BASIC FLUIDS AND
ELECTROLYTES
Douglas P. Slakey
Why ?
 Essential for surgeons (and all physicians)
 Based upon physiology
 Disturbances understood as pathophysiology
To Encourage Thought Not Mechanical
Reaction
Most abnormalities are
relatively simple, and many
iatrogenic
It's better to keep your mouth shut and let
people THINK you're a fool than to open it
and remove all doubt.
Mark Twain
It’s All About Balance
 Gains and Losses
 Losses


Sensible and Insensible
Typical adult, typical day




Skin
Lungs
Kidneys
Feces
600 ml
400 ml
1500 ml
100 ml
 Balance can be dramatically impacted by
illness and medical care
Fluid Compartments
 Total Body Water
 Relatively constant
 Depends upon fat content and varies with age
 Men 60% (neonate 80%, 70 year old 45%)
 Women 50%
TOTAL BODY WATER
60% BODY WEIGHT
ECF
ICF
2/3
H2O
1/3
Predominant solute
Predominant solute
K+
Na+
I Love Salt Water!
Electrolytes
(mEq/L)
Na 140
K
Ca 5
Mg 2
Cl
103
HCO3
Protein
Plasma
Intracellular
12
4
24
16
150
0.0000001
7
3
10
40
Fluid Movement
 Is a continuous process
 Diffusion
 Solutes move from high to low concentration
 Osmosis
 Fluid moves from low to high solute concentration.
 Active Transport
 Solutes kept in high concentration compartment
 Requires ATP
Movement of Water
 Osmotic activity
 Most important factor
 Determined by concentration of solutes
Plasma (mOsm/L)
2 X Na + Glc + BUN
18
2.8
Third Space
 Abnormal shifts of fluid into tissues
 Not readily exchangeable
 Etiologies
 Tissue trauma
 Burns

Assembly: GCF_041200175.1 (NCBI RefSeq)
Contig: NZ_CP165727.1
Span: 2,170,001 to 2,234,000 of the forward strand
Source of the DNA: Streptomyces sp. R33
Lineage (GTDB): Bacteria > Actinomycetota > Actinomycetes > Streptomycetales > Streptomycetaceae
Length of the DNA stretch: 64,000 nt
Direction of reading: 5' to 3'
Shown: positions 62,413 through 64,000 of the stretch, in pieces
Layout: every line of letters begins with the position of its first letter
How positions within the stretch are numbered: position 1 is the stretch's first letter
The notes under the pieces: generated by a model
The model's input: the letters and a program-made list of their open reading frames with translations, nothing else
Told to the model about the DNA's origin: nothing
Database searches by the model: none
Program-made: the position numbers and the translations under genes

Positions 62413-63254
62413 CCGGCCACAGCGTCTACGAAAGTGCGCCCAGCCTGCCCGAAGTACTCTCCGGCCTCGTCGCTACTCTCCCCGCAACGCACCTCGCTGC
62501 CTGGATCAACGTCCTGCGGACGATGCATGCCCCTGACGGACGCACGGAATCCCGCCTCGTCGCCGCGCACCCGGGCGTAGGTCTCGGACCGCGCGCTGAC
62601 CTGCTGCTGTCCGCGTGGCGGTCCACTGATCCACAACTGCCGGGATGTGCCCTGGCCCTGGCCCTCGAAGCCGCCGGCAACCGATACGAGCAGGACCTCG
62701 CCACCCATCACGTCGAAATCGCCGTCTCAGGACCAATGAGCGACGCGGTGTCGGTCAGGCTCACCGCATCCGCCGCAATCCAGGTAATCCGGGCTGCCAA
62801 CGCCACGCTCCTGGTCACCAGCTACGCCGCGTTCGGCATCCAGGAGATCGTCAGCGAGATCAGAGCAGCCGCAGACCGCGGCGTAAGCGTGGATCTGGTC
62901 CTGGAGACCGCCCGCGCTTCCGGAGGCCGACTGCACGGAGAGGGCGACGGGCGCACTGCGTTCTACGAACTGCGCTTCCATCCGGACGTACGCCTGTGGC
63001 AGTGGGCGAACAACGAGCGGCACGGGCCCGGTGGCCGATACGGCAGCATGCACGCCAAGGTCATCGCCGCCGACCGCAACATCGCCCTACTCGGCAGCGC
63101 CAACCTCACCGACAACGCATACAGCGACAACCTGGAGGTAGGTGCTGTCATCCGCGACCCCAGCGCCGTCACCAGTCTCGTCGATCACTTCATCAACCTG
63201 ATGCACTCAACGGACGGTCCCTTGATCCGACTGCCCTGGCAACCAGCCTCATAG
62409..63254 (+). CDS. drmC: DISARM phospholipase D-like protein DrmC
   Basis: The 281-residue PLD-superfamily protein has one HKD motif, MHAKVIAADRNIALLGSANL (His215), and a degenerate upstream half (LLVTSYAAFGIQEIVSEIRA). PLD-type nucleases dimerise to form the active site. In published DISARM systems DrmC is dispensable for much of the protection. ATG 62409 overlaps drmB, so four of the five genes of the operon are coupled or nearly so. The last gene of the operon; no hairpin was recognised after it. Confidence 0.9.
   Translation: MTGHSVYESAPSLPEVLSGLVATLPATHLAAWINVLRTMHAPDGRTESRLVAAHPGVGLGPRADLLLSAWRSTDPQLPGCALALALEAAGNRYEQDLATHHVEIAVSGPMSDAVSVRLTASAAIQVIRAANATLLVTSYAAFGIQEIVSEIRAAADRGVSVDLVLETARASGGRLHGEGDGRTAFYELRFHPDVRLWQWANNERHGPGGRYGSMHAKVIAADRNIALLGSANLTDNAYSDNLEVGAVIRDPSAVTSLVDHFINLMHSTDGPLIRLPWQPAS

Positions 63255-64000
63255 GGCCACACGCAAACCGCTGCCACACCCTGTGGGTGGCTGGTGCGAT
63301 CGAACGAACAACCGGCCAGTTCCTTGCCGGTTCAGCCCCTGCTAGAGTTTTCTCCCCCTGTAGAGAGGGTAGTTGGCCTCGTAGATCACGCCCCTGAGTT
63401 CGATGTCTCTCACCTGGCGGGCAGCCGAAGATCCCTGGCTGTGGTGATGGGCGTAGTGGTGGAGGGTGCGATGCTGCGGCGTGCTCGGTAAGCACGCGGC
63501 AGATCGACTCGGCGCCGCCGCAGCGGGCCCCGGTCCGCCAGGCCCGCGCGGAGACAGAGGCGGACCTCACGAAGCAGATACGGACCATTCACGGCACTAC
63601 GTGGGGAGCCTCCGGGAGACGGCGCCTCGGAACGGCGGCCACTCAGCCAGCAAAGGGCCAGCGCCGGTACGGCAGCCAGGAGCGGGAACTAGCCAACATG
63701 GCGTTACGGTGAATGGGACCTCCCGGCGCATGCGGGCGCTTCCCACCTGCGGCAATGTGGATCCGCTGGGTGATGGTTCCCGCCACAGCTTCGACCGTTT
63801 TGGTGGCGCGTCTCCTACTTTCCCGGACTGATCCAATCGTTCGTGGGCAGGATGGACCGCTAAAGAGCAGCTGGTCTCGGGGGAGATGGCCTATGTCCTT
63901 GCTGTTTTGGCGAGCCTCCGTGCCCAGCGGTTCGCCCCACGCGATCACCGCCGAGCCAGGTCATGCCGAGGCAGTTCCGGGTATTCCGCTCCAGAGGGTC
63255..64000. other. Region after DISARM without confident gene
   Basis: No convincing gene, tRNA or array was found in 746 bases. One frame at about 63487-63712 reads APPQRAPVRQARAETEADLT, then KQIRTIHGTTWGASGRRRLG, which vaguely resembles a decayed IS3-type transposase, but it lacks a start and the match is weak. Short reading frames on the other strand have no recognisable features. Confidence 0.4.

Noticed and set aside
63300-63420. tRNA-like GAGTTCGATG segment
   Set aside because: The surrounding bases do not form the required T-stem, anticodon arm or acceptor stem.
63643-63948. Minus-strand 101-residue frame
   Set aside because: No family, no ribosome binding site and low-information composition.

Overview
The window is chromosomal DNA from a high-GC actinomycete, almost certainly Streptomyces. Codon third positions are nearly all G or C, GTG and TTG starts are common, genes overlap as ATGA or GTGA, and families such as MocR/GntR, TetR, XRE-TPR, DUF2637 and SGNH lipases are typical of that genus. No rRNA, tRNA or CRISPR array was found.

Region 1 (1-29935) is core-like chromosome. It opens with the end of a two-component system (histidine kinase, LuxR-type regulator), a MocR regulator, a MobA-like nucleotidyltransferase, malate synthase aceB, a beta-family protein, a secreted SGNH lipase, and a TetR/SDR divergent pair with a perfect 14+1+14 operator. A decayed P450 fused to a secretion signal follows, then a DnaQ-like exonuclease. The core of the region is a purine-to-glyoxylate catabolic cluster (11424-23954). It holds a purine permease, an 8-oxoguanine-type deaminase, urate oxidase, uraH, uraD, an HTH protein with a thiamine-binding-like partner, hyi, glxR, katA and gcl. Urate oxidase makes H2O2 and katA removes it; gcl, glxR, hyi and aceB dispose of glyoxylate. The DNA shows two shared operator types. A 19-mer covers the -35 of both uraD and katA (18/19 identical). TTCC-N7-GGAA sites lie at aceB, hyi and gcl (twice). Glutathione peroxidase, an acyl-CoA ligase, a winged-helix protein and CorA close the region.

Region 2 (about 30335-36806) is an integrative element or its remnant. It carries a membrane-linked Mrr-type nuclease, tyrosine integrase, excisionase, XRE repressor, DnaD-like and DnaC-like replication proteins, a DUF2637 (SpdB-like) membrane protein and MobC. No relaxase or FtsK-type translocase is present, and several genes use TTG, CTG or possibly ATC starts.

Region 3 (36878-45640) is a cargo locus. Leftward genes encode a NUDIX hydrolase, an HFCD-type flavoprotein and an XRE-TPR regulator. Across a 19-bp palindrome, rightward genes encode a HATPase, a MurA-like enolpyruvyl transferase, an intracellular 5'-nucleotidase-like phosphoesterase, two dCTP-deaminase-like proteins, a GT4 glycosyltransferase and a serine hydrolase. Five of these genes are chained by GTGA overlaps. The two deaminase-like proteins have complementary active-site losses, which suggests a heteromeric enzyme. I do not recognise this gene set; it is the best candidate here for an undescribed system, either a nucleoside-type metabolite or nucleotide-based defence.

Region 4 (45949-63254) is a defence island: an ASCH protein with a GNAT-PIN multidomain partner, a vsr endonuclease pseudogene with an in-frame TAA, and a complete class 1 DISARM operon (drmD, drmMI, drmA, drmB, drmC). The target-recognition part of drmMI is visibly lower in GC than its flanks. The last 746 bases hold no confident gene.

 Sepsis
Fluid Status




Blood pressure
Check for orthostatic changes
Physical exam
Invasive monitoring




Arterial line
CVP
PA catheter
Foley
Remember JVD?
Dx of Fluid Imbalances
 Must assess organ function
 Renal failure
 Heart failure
 Respiratory failure
•
•
•
Excessive GI fluid losses
Burns
Labs: electrolytes, osmolality, fractional
excretion of Na, pH,
Disorders to be able to diagnose
AND Treat





Volume deficit
Volume excess
Hyper/hypo –natremia
Hyper/hypo –kalemia
Hyper/hypo -calcemia
Volume Deficit
 Most common surgical disorder
 Signs and symptoms
 CNS: sleepiness, apathy,
reflexes, coma
 GI: anorexia, N/V, ileus
 CV: orthostatic hypotension, tachycardia with
peripheral pulses
 Skin: turgor
 Metabolic: temperature
Dehydration
Chronic Volume Depletion
Affects all fluid components
Solutes become concentrated
Increased osmolarity
Hct can increase 6-8 pts for 1 L deficit
Patients at risk:
Cannot respond to thirst stimuli
Diabetes insipidus
Treatment: typically low Na fluids
Hypovolemia
Acute Volume Depletion
Isotonic fluid loss, from extracellular compartment
Determine etiology
Hemorrhage, NG, fistulas, aggressive diuretic
therapy
Third space shifting, burns, crush injuries,
ascites
Replace with blood/isotonic fluid
» Appropriate monitoring
»
Physical Exam
»
»
Foley (u/o > 0.5 ml/kg/min)
Hemodynamic monitoring
Fluid Replacement
 Isotonic/physiologic
 NS (154 meq, 9 grams NaCl/L)
 LR (130 Na, 109 Cl, 28 lactate, 4 K, 3 Ca)
 Less concentrated
 0.45NS, 0.2NS
 Maintenance
 Hypertonic Na
Fluid Replacement
 Plasma Expanders
 For special situations
 Will increase oncotic pressure
 If abnormal microvasculature, will extravasate
into “third space”
Then may take a long time to return to circulation
Fluid Replacement
 Maintenance
 4,2,1 “rule”
 Other losses (fistulas, NG, etc)